Tag Archives: international affairs

Global Trends 2030 sneak peek

On 19 November, 2012, I attended a briefing at the Princeton University conducted by the National Intelligence Council (NIC) titled ‘Global Trends 2030: Alternative Worlds’. The Global Trends report is to be released on or about 10 December 2012 and the purpose of the presentation was to discuss the methodology of the report as well as discuss the implications of the findings in the report for the United States over the next 17 years.


The purpose of the Global Trends project is to identify ‘key drivers and developments likely to shape world events a couple of decades into the future.’ They do that by canvassing non-governmental experts on issues the Intelligence Community (IC) doesn’t track and/or doesn’t have sufficient expertise with.

Methodology/Production Issues:

From its beginnings, the NIC was determined to make Global Trends documents unclassified and accessible to the public. The intent of the document is to provide government and others with what the IC considers ‘key drivers’ in future trends in order to facilitate policy planning.

Global Trends 2030 is the first time the NIC has devoted so much time to looking at the role of the US in the global system. In previous reports they were hesitant of crossing the line between analysis and policy advocacy but criticism from past editions led them to include a greater US focus.

Also present was Anne-Marie Slaughter (former Director of Policy Planning for the US State Department and who I might just have a crush on) who said that while Global Trends isn’t a perfect product it was essential for the Quadrennial Diplomacy and Development Review as policy analysis needs some starting point and mutually agreed assumptions.

In addition to the report, the NIC created a executive summary titled ‘Le Menu’ with a novel format for presenting key points of the report.  It was a nice example of an organization towards the top end of the IC pyramid demonstrating that not all products need alternate between dry, weighty tomes that few will read or superficial powerpoint slides that try to reduce all problems to three or four bullets.  Unfortunately, I suspect many agencies (particularly at the sub-federal level but by no means exclusive to them) lack the self awareness to even be aware that this is a question so I won’t be holding my breath waiting for agencies to expend any effort thinking about how to present or disseminate their information.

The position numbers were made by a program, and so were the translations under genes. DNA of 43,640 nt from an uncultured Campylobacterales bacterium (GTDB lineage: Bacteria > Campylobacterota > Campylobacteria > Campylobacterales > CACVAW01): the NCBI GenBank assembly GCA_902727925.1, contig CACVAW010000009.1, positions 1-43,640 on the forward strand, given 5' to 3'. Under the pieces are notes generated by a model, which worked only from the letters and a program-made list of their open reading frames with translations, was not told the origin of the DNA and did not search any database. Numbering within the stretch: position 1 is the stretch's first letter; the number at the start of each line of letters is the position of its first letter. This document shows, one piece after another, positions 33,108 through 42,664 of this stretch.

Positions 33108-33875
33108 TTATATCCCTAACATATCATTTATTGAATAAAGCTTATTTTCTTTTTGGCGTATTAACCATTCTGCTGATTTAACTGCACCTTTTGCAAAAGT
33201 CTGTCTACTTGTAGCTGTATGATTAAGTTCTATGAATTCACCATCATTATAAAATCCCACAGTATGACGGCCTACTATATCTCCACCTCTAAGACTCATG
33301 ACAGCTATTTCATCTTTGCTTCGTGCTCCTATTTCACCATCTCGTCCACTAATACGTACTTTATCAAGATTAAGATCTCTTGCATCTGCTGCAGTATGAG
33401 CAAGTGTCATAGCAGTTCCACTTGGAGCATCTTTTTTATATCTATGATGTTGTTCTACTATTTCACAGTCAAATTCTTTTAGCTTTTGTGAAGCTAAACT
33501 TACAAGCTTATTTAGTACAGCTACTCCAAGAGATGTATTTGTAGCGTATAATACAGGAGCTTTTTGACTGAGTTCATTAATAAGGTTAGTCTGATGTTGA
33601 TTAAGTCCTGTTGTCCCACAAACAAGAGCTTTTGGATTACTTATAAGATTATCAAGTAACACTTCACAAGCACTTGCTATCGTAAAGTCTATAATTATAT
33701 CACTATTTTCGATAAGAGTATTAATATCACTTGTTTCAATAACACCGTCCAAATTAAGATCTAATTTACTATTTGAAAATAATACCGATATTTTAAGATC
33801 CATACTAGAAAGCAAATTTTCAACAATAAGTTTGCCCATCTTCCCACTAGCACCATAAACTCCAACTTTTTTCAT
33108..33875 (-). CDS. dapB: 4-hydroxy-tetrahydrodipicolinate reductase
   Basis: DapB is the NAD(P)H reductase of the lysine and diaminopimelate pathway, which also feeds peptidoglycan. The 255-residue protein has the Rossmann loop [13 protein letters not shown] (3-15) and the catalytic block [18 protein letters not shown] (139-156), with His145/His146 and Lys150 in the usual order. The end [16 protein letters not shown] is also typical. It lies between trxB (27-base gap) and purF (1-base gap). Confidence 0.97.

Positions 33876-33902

On to the report!


  1.  The NIC believes that in 2030, the US will remain preeminent because of its legacy position and leadership across hard and soft elements but unipolar world will cease to exist. There is limited potential for China to replace the US as the international leader by 2030.
  2. Alternate scenarios considered included a United States that became more isolationist or was unable to rebound economically but both were considered unlikely.
  3. Economic power would shift definitively to the East and South and the world’s economic prospects would be increasingly dependent on emerging powers.
    1. This is likely to expand the concept of US interests overseas as economic globalization increases. ‘Emerging powers’ are often unstable powers.
  4. China will not be a ‘peer competitor’ for decades. While it will continue to experience growth across the range of factors of power, it also faces a number of challenges and does not appear to want to be a global leader over this time frame. It does, however, want to be a regional power.
    1. So, could we please chill the hell out about China?
  5. Traditional US allies (Europe and Japan) are in a much steeper decline of relative power than the US is. This may be offset by a reinvigorated European Union (which there seemed to be a great deal of confidence in) which could be virtually as powerful as China in 2030.
  6. A recent report by the International Energy Agency asserts that exploitation of new tight light oil (TLO) reserves will make the United States energy independent and even a net exporter of oil by 2030. (http://www.nytimes.com/2012/11/13/business/energy-environment/report-sees-us-as-top-oil-producer-in-5-years.html?_r=0)
    1. Impacts on price could begin within a year but effects will become more pronounced as time goes on.
    2. Depending on the specific predictions, while this is likely to lead to a much improved domestic economic outlook, it might be destabilizing to those countries that rely on high energy prices (Saudi Arabia, Russia, numerous African states, etc.)
  7. The NIC identified four ‘megatrends’ that will have a significant impact on the international system.
    1. Individual empowerment: Middle classes will expand and the majority of the world’s population will not be impoverished.
    2. Demography: There will be a rapid extension of life expectancy. Migration will flow to emerging powers and urbanization will grow almost 60%.
    3. Diffusion of Power: A host of new, emerging powers will rise and have greater regional influence.
    4. Growing competition for resources: Demand for resources will increase significantly by 2030. Demand for food will increase 50% and energy by 45%. Nations will be under increasing pressure to manage resources or govern more effectively in response. There will be significant possibilities of instability and forced migration.
  8. While living standards may be higher, economic security will remain elusive. While terrorism is often believed to be a result of poverty and oppression, data indicates that the ranks of terrorists frequently come from the educated middle classes. Therefore, improved economic outlooks, and a healthier population coupled with resource scarcity, weaker governments, rising expectations and general insecurity could lead to an increase in ideologically motivated violence.